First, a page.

CITES mammoth ivory rules on hold
A proposal to regulate the trade of woolly mammoth ivory was withdrawn from the global CITES summit (Conference of the Parties) in Geneva last week. Delegates at the international conference on the trade of endangered species instead agreed to consider the question again in three years after gathering results from a study into the effect of the mammoth ivory trade on global ivory markets.
The proposal to regulate the trade in ivory from the extinct species had been put forward by Israel as many conservationists argue mammoth ivory is hard to distinguish from the elephant variety and has been used as a cover to sell the latter, helping to fuel modern elephant poaching.
The 1973 Convention on International Trade in Endangered Species (CITES) regulates the buying and selling of animal and plant species at risk of extinction around the world.
New joiners at two auction houses
Silas Currie has joined Dreweatts as a senior valuer to oversee the auction house’s online sales. He joins from Bellmans.
Currie previously worked with Dreweatts’ managing director Jonathan Pratt at both Phillips and Bellmans. Joining on September 9, he will work with Dreweatts’ valuation and specialist departments to focus on digital growth and Dreweatts’ online sales.
Asian art appointment
Grace Tu has joined Lyon & Turnbull as head of Asian art, operating out of its London office.
She will lead its four annual Asian Works of Art auctions and specialist valuations services. Her first sale will be L&T’s Edinburgh auction of Asian Works of Art on October 15.
Green is good says new ATG survey
The results of a new survey highlighting the green and sustainable credentials of buying second-hand goods including antique and vintage items has been published by Antiques Trade Gazette’s parent company Auction Technology Group.
Among the findings, the survey revealed that although 40% of respondents buy second-hand items at least once a month, 45% of those surveyed were unaware that new furniture has a higher carbon footprint than second-hand items.
John-Paul Savant, CEO at ATG, said: “Brits have a healthy appetite for buying second-hand when the opportunity presents itself, which is good news. With the right information about the environmental benefits, too, that trend is only set to continue.”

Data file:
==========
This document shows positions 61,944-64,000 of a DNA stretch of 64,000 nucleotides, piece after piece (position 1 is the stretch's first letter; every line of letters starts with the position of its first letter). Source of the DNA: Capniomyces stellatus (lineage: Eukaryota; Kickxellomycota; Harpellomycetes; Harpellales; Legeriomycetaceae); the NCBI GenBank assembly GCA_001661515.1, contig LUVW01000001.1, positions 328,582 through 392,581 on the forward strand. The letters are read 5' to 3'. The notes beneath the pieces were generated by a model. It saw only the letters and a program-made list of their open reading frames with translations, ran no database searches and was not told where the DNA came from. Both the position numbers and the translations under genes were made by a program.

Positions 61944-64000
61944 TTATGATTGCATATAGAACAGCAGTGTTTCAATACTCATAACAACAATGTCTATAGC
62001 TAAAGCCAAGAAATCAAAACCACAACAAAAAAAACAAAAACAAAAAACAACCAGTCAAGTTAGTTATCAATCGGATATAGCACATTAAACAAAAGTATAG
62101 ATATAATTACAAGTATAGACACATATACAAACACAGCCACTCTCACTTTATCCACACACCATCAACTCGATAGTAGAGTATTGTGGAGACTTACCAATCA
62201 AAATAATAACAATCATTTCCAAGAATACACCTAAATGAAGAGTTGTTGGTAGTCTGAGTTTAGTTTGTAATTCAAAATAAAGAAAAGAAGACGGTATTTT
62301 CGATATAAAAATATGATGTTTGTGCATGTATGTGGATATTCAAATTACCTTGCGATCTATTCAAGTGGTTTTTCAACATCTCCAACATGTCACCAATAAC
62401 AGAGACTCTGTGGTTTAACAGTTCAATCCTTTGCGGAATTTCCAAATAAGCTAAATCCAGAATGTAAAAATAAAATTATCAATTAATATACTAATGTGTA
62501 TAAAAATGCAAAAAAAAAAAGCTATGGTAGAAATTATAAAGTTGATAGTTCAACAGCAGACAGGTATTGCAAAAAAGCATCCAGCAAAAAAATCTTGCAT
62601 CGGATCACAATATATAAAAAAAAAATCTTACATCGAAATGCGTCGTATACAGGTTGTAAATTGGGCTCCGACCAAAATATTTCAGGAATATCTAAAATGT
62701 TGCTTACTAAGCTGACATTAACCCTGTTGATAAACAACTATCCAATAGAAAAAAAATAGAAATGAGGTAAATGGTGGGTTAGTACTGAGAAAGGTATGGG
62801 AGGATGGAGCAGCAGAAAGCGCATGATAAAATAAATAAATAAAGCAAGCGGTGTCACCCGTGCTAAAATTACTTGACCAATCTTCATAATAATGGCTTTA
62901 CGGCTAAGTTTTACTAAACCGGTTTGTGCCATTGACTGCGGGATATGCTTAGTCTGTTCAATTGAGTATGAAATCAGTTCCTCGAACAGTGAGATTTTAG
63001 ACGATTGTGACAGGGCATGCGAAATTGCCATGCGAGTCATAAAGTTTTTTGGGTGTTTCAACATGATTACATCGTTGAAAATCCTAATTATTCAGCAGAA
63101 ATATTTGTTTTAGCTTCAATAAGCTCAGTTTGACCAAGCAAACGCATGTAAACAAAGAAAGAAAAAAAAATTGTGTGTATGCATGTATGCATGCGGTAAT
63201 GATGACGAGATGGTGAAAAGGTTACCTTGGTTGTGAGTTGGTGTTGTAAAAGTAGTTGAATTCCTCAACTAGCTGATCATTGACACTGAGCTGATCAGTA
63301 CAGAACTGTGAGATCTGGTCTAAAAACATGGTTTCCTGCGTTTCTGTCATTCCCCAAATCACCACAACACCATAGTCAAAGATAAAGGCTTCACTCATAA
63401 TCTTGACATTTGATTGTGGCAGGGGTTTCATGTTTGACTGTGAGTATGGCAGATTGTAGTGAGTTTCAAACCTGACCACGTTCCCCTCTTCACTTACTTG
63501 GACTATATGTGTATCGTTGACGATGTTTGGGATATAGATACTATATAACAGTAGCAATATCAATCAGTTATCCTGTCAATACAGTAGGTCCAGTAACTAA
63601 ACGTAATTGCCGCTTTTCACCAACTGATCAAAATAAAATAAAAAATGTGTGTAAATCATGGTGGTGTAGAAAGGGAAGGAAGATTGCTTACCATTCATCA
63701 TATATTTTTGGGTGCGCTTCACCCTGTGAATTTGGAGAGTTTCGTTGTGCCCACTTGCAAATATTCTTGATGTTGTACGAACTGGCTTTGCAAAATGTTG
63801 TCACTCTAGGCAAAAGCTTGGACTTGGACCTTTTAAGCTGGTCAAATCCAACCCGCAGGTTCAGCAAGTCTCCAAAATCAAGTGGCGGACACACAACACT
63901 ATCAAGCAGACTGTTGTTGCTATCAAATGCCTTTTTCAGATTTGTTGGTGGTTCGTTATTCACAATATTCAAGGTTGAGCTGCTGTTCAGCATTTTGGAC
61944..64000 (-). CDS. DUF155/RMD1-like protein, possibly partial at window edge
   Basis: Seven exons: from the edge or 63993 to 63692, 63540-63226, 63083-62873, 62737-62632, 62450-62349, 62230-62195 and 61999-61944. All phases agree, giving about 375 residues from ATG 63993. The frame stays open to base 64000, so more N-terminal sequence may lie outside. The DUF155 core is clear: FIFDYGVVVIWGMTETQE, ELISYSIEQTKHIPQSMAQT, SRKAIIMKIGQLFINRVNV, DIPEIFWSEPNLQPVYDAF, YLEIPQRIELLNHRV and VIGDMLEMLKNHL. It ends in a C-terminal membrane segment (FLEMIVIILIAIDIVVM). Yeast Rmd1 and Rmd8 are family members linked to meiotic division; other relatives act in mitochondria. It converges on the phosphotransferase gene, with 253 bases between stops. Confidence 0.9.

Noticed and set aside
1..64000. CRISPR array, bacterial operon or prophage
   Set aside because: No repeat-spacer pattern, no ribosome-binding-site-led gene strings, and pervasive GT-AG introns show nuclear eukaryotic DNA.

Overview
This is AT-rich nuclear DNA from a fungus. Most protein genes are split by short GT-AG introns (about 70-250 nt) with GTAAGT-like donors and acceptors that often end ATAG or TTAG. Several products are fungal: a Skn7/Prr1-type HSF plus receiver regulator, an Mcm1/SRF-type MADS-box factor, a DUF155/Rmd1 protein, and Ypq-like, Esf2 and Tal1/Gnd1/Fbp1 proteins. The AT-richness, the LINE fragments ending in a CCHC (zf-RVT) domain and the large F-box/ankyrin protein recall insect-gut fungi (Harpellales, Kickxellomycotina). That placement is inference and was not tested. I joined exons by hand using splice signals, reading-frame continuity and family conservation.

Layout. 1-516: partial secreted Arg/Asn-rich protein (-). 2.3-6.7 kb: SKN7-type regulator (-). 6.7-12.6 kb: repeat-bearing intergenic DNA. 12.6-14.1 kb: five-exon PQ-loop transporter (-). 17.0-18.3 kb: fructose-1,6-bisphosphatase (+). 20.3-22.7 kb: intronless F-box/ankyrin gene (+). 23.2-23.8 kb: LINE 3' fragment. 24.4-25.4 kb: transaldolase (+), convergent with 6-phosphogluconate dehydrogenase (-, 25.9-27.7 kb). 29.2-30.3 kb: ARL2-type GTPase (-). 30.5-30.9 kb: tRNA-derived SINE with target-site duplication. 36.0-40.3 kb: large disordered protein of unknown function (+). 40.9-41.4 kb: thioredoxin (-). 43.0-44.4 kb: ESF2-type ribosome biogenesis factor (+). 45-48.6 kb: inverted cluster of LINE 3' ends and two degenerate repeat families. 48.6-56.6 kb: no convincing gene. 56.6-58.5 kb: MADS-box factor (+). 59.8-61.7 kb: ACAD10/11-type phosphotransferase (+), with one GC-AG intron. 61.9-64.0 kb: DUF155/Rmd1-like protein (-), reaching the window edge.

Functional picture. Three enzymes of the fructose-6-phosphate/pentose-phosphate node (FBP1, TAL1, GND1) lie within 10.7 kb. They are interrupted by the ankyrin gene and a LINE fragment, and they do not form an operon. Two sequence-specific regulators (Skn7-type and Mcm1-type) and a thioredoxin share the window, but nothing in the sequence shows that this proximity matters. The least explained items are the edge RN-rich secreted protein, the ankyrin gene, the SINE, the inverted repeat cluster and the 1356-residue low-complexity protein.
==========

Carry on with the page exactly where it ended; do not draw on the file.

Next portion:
Happy ending for stolen medal tale
A medal made from the first silver mined on Sark has been returned to Guernsey almost half a century after it was stolen from the Lukis and Island Museum. Missing since 1970, it came to light in an old collection handled by numismatic auction house Baldwin’s of St James’s.
Consultant Daniel Fearon traced its history and arranged its return. “There are not enough ‘happy endings’ when it comes to the theft of small items, especially after a 50-year wait,” he said.
As detailed by a presentation inscription, the medal (hallmarked for Charles Eley, London, 1836) had been a gift from John Hunt, an English engineer who formed the Guernsey and Sark Mining Company, the Hope Copper Mine and the Herm Mining Company. The recipient was Charles de Jersey Esq, the King’s Procureur for the Island of Guernsey, whose great-grandson had given it to the museum in 1956.
The remainder of the collection will be sold by Baldwin’s as part of a Coinex auction on September 25-26.
Tiara trio stars in new Downton film
Three antique tiaras from jewellery dealer Bentley & Skinner will feature in the new Downton Abbey film released in cinemas on September 13.
The Mayfair dealership supplied the pieces for the film of the historical drama which follows the lives of the Crawley family and their servants in the family’s Edwardian country house.
The items featured are a Victorian diamond foliate tiara worn by Dowager Countess played by Maggie Smith; a late Victorian diamond tiara worn by Lady Edith played by Laura Carmichael; and an Edwardian diamond tiara worn by Lady Cora played by Elizabeth McGovern.
The most viewed stories for week August 22-28 on antiquestradegazette.com
1 Viewers of Fake or Fortune? wait a year to discover Giacometti sculpture knocked over by a cat is the real thing at £500,000
2 Contents from Shropshire’s 18th century stately home Mawley Hall come fresh to the market at Cheffins
3 Bought for £1 in a charity shop, will Chinese vase be worth £80,000?
4 Emmerdale actor’s Modern art collection comes to auction
5 Arts & Crafts curtains, Chippendale-style chairs and a naval officer’s sword – five auction highlights that caught bidders’ eyes
The price per share that Patrick Drahi will pay to acquire Sotheby’s if investors approve the deal to sell the company this week. This represents a premium of 61% to the share price on June 14, the day before the deal was announced.